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Institute of Organization Science
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Educational Approach

In the bachelor majors "Organization, Innovation and Entrepreneurship" and "Sustainability Management" as well as in the master programs "Leading Innovative Organizations", "Global Business" and "Management", the Institute of Organization Science deals in particular with the following three core topics in business management: organizing in the tension between order and freedom, innovating between the poles of "new" and "valuable", and legitimizing at the interface of business and society.

Organization: Stability versus flexibility
Adam Smith demonstrated the power of organizing to the (professional) world as early as 1776. Using his now legendary example of pin production, he showed how the productivity of pin production could be increased a thousandfold through the use of modern division of labor. Prosperity - until then a zero-sum game in which one's own increases came from the violent appropriation of the goods of others - now became a question of rationality: Its basis is the ability to organize ever more efficiently in order to generate ever higher yields with the same input of resources. Since then, organizational theory and practice have been working on organizational forms, i.e., work processes and organizational structures that provide an optimal framework for the production and exchange of economic output, whereby this organizational framework - therein lies, among other things, the art of organizing - must be both stable and flexible: stable, so that it provides orientation and enables efficiency; flexible, so that it allows for the situational adjustments that are sometimes necessary.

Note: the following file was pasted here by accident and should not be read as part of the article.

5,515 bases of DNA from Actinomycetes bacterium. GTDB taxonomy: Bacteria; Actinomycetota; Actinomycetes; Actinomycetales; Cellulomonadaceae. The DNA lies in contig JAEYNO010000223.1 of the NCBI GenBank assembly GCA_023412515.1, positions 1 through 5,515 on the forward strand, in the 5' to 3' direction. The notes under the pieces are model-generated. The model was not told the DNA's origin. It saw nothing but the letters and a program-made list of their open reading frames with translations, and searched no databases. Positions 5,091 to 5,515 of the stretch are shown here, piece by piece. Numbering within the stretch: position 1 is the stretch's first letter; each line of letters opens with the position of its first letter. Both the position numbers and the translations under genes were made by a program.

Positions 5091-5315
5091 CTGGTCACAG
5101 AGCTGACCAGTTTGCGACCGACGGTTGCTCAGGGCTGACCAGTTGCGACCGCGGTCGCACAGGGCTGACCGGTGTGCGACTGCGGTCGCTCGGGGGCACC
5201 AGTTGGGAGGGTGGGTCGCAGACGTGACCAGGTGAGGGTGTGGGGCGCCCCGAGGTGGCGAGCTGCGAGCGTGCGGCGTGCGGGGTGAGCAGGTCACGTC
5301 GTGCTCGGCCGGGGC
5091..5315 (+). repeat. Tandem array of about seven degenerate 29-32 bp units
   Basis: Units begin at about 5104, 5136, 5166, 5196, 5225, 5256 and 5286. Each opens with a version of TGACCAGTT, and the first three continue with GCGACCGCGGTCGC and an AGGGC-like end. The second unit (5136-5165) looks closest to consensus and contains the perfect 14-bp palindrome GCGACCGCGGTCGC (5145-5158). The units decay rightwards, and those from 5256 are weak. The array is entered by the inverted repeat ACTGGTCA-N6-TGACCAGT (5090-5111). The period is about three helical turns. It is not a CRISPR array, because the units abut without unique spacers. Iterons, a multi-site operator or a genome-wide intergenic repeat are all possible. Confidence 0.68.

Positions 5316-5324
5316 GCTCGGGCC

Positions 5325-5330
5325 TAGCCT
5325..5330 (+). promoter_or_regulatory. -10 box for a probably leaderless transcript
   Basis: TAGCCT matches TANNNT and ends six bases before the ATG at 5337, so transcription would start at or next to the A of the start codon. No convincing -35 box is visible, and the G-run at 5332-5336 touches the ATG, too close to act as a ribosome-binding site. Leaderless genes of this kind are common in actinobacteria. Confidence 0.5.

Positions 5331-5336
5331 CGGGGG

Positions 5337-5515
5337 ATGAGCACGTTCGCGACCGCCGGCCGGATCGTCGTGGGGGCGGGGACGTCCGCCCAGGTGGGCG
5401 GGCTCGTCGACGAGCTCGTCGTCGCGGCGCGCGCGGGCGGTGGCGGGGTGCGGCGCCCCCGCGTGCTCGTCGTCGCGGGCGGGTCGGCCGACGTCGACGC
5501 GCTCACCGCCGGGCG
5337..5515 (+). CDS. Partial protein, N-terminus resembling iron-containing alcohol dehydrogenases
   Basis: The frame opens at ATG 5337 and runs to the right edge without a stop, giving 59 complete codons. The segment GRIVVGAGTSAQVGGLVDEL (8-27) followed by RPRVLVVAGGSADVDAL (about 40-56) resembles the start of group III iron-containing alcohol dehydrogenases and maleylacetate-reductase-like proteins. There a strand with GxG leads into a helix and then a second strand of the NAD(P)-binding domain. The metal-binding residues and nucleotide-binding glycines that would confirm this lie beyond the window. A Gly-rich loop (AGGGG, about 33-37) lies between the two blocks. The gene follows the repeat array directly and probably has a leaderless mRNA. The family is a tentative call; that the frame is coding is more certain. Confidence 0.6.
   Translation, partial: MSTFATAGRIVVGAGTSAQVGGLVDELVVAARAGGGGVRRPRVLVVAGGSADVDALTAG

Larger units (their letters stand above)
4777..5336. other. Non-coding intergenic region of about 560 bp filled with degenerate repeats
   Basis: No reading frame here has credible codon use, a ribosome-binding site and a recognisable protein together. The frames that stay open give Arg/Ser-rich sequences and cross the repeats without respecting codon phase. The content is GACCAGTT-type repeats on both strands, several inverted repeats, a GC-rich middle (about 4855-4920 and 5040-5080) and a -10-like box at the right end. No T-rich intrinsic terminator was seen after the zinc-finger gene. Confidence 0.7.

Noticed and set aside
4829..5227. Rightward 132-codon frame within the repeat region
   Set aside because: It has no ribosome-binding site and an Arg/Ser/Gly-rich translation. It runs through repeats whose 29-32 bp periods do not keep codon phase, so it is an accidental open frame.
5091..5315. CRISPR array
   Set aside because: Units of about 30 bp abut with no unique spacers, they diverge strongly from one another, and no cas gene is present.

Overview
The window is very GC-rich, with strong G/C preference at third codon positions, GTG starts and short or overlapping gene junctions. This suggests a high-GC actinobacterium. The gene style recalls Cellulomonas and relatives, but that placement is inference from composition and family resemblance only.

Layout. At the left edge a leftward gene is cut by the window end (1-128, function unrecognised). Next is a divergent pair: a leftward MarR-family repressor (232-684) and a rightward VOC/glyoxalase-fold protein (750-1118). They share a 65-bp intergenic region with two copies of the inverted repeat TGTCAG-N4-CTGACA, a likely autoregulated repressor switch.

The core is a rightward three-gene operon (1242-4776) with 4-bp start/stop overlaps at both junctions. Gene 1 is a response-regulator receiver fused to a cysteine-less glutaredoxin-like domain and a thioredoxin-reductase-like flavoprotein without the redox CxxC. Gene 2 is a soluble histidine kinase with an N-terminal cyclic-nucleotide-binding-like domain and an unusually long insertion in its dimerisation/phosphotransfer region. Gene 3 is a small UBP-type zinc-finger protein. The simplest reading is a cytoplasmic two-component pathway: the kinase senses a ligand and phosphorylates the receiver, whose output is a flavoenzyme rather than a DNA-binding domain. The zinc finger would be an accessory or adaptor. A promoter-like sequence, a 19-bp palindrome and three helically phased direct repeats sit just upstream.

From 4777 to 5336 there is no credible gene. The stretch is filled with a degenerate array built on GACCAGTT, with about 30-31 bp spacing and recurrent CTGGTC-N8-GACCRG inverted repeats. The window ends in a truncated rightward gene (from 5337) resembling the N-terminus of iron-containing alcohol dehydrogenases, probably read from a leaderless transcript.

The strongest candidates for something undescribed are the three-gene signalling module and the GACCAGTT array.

Innovation: planned forays into uncharted territory?
Toward the end of the 20th century, saturated markets and the global division of labor are once again shifting the basis of prosperity: innovation - the ability to create something that is new (ergo little known) and at the same time (known to be) valuable or useful - is moving to the center of economic development in technologically and economically advanced societies. Efficiency is losing importance as the sole basis of value creation; creativity is joining it as an increasingly important source of prosperity: innovative services create temporary quasi-monopolies, change the rules of the game for entire industries, make consumers realize what they want but could not have named, and make lucrative profits possible.

Legitimacy: Business is society
Business is part of society and therefore massively dependent on the institutional environment: Key institutions such as the market, the state, the family, the profession or religion shape people's values, ideas and practices in different ways. In order to gain legitimacy, reputation and status, managers must be able to deal with different "institutional logics" and make them work for them. In addition to the sociological dimension, the geographical dimension is also gaining in importance: the economic landscape is becoming more fractured, i.e. the gap between educated, prosperous regions and those with low levels of education and wages is growing (and is already as large within the USA, for example, as between industrialized and developing countries). In the major "Organization, Innovation and Entrepreneurship", the interplay between business and society is addressed in both directions: Society as the framework for economic activity and business as the cause of or responsible for social conditions and developments (e.g. corporate social responsibility, social innovation, sustainability, etc.). The major "Sustainabilty Management" explicitly addresses the question of how organizations can be made socially, ecologically and macroeconomically sustainable.

Selected key topics offered through the Institute of Organization Science:

  •     Organizational and Leadership Psychology
  •     Leadership theories
  •     Archetypal organizational forms
  •     Interorganizational networks and regional clusters
  •     Organizational and institutional change
  •     Crowd-based organizational and business models
  •     Creative individuals and creative processes in organizations
  •     Alternative and sustainable forms of organization